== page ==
The master and the muse; FKA Twigs continues to dazzle my eyes and ears with each new release. This track is taken from her second album, Magdalene, a record which blends vulnerability and raw power in equal measure. There aren’t enough adjectives to describe how much I love the music this woman makes. (KC)

Pumarosa – ‘Lose Control’
I interviewed Pumarosa’s front woman Isabel Munoz-Newsome last year for The Line Of Best Fit (read here), and she said this was her favourite track from their latest album Devastation. She spoke candidly about how she wanted to change the narrative around “love” or “breakup” songs, and her words have stayed with me ever since. This track is a slow-burning banger. (KC)

Arlo Parks – ‘Cola’
Watching Poet, rapper, singer & producer Arlo Parks grow over the last couple of years, receiving the absolutely deserve notoriety and success that an artist of her calibre should has been our pleasure. ‘Cola’ her debut single has kept a solid place on many of my playlists, a tender, confessional and mesmerising track. If you haven’t heard of Arlo Parks yet, go check her out now. You can thank me later. (TW)

Sleater Kinney – ‘Modern Girl’
Having been left completely speechless by seeing total heroes Sleater Kinney live last week, I couldn’t not include a track by this group of inspirational women. Seeing Carrie Brownstein perform this song, with all her infectious charisma and musical magnificence, was a definite highlight. And the lyrics “anger makes me a modern girl” seem particularly poignant this International Women’s Day. (ML)

Amahla – ‘Old Soul’
Hackney-Native Amahla blew us away with this song ‘Old Soul’ at the beginning of 2019 and has just kept getting better. An artist who uses their platform for greater good talking about women’s issues, race and current political climates, has an unquestionable place on our IWD2020 playlist. (TW)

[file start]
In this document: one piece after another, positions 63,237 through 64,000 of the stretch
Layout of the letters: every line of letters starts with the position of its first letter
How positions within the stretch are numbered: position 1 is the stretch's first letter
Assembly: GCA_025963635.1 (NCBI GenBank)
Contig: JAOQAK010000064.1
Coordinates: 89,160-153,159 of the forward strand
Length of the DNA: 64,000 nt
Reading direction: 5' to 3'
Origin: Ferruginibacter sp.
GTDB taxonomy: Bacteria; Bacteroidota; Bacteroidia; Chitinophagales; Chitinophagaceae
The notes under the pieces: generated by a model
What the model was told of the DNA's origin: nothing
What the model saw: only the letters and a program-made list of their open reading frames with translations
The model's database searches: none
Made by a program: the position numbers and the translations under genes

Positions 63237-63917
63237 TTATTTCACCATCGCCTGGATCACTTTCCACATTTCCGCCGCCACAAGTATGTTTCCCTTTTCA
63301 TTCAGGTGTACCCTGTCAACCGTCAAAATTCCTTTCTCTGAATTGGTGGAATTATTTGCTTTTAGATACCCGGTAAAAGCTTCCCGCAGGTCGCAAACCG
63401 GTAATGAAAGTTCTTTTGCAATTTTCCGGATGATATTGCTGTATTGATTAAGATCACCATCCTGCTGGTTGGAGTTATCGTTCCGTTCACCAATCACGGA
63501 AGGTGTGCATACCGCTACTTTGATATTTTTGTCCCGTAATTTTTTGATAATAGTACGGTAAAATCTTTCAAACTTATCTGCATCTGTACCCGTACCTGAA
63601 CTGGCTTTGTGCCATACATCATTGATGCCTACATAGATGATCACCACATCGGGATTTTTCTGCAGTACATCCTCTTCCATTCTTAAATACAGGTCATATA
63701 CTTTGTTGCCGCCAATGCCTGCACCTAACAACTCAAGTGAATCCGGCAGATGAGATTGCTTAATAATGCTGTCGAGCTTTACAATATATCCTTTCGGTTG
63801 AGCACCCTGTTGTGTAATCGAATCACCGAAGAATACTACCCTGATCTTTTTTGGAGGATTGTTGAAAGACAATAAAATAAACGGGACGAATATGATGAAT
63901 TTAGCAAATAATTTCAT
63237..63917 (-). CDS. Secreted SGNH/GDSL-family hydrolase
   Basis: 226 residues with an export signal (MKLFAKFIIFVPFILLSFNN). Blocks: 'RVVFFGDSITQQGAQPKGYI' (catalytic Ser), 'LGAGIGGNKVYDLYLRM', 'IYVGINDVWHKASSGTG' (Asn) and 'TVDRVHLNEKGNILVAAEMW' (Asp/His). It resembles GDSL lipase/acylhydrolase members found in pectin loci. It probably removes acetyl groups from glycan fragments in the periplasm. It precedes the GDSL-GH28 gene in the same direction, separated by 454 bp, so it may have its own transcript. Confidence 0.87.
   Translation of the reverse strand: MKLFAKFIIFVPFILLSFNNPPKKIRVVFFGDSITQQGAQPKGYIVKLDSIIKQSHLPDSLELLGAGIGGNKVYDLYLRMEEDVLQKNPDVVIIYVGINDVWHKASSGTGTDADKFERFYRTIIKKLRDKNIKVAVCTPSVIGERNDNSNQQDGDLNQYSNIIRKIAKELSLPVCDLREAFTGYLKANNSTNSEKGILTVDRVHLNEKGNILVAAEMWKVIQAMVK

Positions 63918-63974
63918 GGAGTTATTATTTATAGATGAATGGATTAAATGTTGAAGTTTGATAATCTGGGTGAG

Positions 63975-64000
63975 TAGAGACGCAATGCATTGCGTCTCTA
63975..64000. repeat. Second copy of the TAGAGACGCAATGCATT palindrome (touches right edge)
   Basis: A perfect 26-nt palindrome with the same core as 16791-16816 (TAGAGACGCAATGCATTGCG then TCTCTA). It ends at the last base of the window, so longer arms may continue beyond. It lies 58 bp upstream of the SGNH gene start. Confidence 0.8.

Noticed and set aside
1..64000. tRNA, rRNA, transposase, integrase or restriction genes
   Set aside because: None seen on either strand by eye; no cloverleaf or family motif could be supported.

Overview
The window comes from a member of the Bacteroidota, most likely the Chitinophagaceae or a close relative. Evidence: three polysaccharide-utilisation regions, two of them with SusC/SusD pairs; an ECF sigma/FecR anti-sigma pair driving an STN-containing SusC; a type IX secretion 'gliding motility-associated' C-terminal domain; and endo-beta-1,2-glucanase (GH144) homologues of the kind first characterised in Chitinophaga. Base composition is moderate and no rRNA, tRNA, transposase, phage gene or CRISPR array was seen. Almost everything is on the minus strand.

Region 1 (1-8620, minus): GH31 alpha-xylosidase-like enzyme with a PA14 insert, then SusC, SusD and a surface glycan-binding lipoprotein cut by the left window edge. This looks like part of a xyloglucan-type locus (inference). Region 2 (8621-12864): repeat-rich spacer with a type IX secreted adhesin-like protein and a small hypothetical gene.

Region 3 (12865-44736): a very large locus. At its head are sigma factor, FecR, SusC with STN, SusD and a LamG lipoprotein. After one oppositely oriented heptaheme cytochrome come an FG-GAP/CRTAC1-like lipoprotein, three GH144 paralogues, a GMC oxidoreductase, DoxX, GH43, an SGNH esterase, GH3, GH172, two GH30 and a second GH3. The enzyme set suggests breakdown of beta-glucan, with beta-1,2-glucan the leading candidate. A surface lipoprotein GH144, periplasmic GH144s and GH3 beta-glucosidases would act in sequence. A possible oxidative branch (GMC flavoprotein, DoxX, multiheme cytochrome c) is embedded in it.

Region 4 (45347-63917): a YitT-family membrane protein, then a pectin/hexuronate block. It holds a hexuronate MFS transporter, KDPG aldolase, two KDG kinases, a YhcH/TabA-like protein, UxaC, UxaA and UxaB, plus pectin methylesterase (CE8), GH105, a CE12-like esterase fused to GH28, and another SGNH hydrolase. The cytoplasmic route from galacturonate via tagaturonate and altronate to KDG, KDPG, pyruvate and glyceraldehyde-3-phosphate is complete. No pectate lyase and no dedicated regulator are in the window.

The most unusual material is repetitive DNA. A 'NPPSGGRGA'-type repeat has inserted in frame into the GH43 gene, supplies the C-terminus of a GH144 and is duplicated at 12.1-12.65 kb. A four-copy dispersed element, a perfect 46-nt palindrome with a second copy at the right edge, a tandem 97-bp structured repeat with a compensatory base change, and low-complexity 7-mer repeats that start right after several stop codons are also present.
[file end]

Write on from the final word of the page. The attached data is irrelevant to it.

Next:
Antony and the Johnsons – ‘My Lady Story’
“My womb’s an ocean full of grief and rage.” I can’t listen to that lyric without my heart breaking a little. A strong advocate for trans rights, feminism and climate action, Anohni (formally of Antony and the Johnsons), is a necessary and powerful voice this International Women’s Day. On identifying as transgender, Anohni once said in an interview with The Guardian: “I was never going to become a beautiful, passable woman, and I was never going to be a man… It’s a quandary. But the trans condition is a beautiful mystery; it’s one of nature’s best ideas. What an incredible impulse, that compels a five-year-old child to tell its parents it isn’t what they think it is. Given just a tiny bit of oxygen, those children can flourish and be such a gift. They give other people licence to explore themselves more deeply, allowing the colours in their own psyche to flourish.” (ML)

Dolly Parton – ‘Here You Come Again’